In 2020, the number of full-time remote workers in the U.S. increased by nearly 50% (up to 11 million people); in 2021, that number increased to 15.5 million; by 2025, an estimated 35.7 million Americans (roughly 22% of the total workforce) will likely be working remotely. Boosted largely by the COVID-19 pandemic and enabled significantly by technology, an increasing number of people are leaning toward a more location-independent working life. And their numbers have grown enough for these tech-savvy travelers to have earned themselves the title “digital nomads.”
So what does a digital nomad need — besides coffee, a reliable Wi-Fi connection, and a place to set their laptop — to thrive in the remote-working world? After a detailed and lengthy analysis, we found the answer: not much. Where then, we asked, is the best (and worst) equipped to support a digital nomad in the U.S.?
We broke down the top 10 friendliest metro areas for digital nomads based on the number of large coffee chains, remote working locations, Internet coverage, and the average cost of rent to help you find your next favorite place to work.
The life of a digital nomad certainly sounds glamorous and carefree, but in the real world, constantly combining work and travel can be less idyllic than it sounds. Figuring out the housing or rental market of a new place — especially a new country — can be tricky. Internet speeds and availability of reliable Wi-Fi are also crucial factors to consider; in certain countries, Wi-Fi can be slow and hard to find, even in major cities.
You can’t overlook issues of legality, either. Are you legally allowed to work in your desired country? Do you need to acquire a special visa? Are there tax implications to consider? These may not be the most exciting aspects of the digital nomad life to consider — but they are likely to be the most crucial to one’s success.
For many, staying within the United States side-steps many of these problems. To determine which places in the U.S. are best suited to accommodate digital nomads, we analyzed data from the FCC, Census.gov, and other sources. Specifically, we looked at:
After collecting data for over 900 U.S. cities, we limited our analysis to the top 100 based on population size. Then, for our final analysis, we generated a metascore for each city to determine the best suited for digital nomads.
The metascores used for our final rankings were weighted in the following breakdown:
For some, struggles finding the right technologies and places to stay might be enough to keep them working and living exclusively in the U.S. For others, it could be the limitations of the digital nomad visa, which can come with certain ambiguous employer-location and minimum-income requirements.
Most digital nomads working abroad do so while utilizing a standard tourist visa — a practice that varies from frowned upon to illegal, depending on the country you’re in. However, there are plenty of great places to work as a digital nomad here in the U.S.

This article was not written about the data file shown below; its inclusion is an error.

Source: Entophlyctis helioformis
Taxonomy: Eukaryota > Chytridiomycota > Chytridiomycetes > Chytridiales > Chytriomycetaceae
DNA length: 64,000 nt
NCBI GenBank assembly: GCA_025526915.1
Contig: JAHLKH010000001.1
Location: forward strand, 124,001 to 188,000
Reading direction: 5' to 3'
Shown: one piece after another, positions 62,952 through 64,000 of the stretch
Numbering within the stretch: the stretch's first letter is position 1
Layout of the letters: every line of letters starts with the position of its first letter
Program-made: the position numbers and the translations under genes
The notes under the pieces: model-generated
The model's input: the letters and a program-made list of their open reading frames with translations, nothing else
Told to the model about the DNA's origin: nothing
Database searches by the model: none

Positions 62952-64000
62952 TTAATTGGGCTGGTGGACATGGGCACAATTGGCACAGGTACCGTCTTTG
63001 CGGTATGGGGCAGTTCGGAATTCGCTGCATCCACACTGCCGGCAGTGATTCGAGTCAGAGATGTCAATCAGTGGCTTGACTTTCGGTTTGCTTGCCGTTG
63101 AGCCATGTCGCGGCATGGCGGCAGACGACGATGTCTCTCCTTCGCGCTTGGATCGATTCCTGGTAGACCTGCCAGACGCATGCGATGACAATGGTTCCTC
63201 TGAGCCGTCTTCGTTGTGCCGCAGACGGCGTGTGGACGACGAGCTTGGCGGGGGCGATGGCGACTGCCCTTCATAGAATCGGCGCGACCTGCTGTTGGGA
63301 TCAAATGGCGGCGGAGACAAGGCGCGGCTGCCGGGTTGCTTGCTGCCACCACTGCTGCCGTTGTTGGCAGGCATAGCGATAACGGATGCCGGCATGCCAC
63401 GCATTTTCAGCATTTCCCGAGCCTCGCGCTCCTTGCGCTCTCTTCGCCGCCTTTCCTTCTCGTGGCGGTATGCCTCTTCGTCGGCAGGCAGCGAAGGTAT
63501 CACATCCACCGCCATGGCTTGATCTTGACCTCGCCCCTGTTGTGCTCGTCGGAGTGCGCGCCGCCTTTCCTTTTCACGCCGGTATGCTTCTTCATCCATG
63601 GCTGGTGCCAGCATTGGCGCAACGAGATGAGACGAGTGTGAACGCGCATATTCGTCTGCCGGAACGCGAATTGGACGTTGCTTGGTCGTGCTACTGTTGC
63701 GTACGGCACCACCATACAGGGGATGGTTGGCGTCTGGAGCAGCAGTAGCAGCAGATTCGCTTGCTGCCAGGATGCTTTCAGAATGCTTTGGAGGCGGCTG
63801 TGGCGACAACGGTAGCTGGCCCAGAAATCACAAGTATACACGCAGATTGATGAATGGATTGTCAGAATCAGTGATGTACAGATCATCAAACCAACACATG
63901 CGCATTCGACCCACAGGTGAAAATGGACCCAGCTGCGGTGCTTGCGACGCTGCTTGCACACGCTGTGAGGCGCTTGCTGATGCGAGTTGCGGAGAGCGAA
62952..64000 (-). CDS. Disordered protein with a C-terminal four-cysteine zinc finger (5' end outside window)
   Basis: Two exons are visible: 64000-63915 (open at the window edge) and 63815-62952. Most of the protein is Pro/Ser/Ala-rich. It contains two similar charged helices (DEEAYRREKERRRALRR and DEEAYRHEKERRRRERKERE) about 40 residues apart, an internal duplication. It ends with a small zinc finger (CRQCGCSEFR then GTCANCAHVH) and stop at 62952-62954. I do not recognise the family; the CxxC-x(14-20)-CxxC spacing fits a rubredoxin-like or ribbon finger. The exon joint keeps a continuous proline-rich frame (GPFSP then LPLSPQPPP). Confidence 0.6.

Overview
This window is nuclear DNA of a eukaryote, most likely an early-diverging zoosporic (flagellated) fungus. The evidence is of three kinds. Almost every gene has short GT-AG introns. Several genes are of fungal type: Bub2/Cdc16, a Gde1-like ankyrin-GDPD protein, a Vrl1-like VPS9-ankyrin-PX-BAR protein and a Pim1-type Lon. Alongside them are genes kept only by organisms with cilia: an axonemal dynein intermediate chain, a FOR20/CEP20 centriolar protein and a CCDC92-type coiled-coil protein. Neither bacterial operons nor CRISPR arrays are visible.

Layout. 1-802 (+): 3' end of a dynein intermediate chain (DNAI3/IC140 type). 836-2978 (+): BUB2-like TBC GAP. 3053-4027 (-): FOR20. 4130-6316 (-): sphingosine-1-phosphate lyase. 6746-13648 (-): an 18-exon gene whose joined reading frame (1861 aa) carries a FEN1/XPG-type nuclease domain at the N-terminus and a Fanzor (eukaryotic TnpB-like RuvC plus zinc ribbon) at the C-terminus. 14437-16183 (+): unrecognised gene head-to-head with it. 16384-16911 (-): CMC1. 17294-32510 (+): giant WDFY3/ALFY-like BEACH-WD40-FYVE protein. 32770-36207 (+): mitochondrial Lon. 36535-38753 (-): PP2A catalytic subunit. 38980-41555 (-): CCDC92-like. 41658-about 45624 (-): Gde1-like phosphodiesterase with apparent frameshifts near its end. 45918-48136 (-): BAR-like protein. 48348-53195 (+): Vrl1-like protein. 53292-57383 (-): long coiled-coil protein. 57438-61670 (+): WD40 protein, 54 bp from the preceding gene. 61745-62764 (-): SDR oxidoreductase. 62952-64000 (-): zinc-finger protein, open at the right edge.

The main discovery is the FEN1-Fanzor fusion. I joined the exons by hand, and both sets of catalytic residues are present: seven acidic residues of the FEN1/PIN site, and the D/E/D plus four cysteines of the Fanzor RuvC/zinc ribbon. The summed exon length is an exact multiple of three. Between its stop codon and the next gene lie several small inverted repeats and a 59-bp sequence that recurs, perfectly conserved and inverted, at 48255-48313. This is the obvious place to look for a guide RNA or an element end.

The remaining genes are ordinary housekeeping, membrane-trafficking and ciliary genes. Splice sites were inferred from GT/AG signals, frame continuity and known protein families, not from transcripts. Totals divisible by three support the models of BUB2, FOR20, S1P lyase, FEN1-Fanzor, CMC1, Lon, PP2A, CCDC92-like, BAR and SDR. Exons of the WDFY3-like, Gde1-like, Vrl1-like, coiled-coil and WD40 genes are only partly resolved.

Based on our accessibility measurements, we determined that the top 10 cities in the U.S. for digital nomads are:
Despite the fact Florida has some of the highest median rental rates for a one-bedroom apartment in the country, three of the top 10 cities are located there: Miami ($1,273), Orlando ($1,187), and Tampa ($1,175). Florida must offer enough remote work-oriented amenities — like Starbucks, Dunkin’ Donuts, and public libraries — for digital nomads to hypothetically overlook the state’s above-average rent costs.
In February 2022, the median rent for studios, one- and two-bedroom apartments in the Miami metropolitan area spiked to $2,988 per month. Orlando’s median rental rate has increased by nearly 35% a year, while Tampa’s rent prices have shot up by 31%. In comparison, the median cost for similar-size apartments in New York has risen by 14% yearly to reach $2,750 per month.
The drastic increases in rent costs experienced by Florida’s largest cities could be due to the state’s continued population growth. In 2021, Florida acquired 211,000 new residents; at the same time, New York (400,000) and California (262,000) shed large quantities of theirs.
Despite these potential obstacles, Florida seems to be one of the friendliest places for digital nomads. Our study also found plenty of cities that were not as well-suited for remote workers. These 10 cities are the least supportive of digital nomads:
Except for the cluster near the top found in Texas, the least friendly cities appear to be dispersed somewhat evenly throughout the U.S. The lower overall metascore for these cities could be partially due to the high cost of living and a lower prevalence of amenities useful to digital nomads. For example, three of the 10 cities on this list are located in two of the priciest areas of the country: Southern California and New York City.
For some context, here’s the availability of amenities a digital nomad might need (per 100,000 people) in Los Angeles:
And the same features in New York:
Now, compare those findings to the amenities available in our number one city, Orlando:
Clearly, we can see a significantly higher prevalence of valuable amenities and alternative workspaces in Orlando (not including WeWork locations, of which there were none). In our study of the most and least stressful states to work in, Florida ranked 35 out of 50. Perhaps the Sunshine State’s wealth of amenities remote workers need also makes it a less-stressful place to work and, therefore, more attractive to digital nomads.